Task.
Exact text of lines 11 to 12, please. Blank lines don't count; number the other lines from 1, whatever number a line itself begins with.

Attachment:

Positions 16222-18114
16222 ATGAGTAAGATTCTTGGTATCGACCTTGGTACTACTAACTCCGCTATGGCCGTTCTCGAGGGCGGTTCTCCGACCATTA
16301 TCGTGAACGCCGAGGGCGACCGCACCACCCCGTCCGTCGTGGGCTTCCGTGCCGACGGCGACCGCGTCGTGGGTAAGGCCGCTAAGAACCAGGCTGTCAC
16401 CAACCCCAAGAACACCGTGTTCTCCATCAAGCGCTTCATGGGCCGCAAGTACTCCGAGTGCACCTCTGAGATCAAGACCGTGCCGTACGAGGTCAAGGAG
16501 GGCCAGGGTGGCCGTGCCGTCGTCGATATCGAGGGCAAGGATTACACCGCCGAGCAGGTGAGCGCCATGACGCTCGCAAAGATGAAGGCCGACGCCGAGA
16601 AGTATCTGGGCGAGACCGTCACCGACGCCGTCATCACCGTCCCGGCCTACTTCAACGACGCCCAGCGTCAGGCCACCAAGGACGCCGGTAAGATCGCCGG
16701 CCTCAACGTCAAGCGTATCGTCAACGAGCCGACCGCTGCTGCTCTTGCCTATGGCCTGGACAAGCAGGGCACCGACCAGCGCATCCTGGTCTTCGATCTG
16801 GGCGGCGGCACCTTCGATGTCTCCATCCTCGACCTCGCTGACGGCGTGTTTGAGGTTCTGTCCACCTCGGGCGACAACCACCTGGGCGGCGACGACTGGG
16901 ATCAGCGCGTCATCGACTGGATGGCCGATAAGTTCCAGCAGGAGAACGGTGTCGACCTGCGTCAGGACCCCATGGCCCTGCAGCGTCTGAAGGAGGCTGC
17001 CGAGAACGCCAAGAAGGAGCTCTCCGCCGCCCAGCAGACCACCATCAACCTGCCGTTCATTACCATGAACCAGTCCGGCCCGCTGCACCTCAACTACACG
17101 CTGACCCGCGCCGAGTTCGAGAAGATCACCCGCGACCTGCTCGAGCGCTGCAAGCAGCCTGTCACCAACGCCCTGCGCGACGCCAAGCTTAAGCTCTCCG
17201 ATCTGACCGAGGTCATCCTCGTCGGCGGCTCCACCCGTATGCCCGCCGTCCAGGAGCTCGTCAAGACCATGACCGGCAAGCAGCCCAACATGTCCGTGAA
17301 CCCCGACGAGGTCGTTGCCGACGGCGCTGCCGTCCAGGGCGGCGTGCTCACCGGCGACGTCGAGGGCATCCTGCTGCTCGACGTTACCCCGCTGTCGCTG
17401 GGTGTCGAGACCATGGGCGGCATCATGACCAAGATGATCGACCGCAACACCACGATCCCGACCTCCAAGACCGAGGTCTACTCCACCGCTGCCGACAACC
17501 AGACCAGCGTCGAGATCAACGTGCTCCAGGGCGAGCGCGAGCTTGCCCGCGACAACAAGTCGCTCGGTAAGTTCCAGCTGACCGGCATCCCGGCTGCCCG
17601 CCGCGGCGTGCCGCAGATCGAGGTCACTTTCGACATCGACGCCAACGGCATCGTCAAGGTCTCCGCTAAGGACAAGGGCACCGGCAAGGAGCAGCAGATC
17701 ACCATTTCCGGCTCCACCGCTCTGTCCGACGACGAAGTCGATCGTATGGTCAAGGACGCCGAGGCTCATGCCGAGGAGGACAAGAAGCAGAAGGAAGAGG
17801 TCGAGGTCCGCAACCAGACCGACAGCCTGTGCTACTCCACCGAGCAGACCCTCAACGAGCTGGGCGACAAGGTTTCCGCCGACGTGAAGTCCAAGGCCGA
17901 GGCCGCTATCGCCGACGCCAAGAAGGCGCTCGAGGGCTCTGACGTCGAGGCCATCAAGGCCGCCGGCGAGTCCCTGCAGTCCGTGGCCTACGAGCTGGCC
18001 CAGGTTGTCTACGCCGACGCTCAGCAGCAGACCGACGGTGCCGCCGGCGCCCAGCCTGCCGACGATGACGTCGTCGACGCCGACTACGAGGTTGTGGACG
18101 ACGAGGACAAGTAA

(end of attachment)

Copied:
17101 CTGACCCGCGCCGAGTTCGAGAAGATCACCCGCGACCTGCTCGAGCGCTGCAAGCAGCCTGTCACCAACGCCCTGCGCGACGCCAAGCTTAAGCTCTCCG
17201 ATCTGACCGAGGTCATCCTCGTCGGCGGCTCCACCCGTATGCCCGCCGTCCAGGAGCTCGTCAAGACCATGACCGGCAAGCAGCCCAACATGTCCGTGAA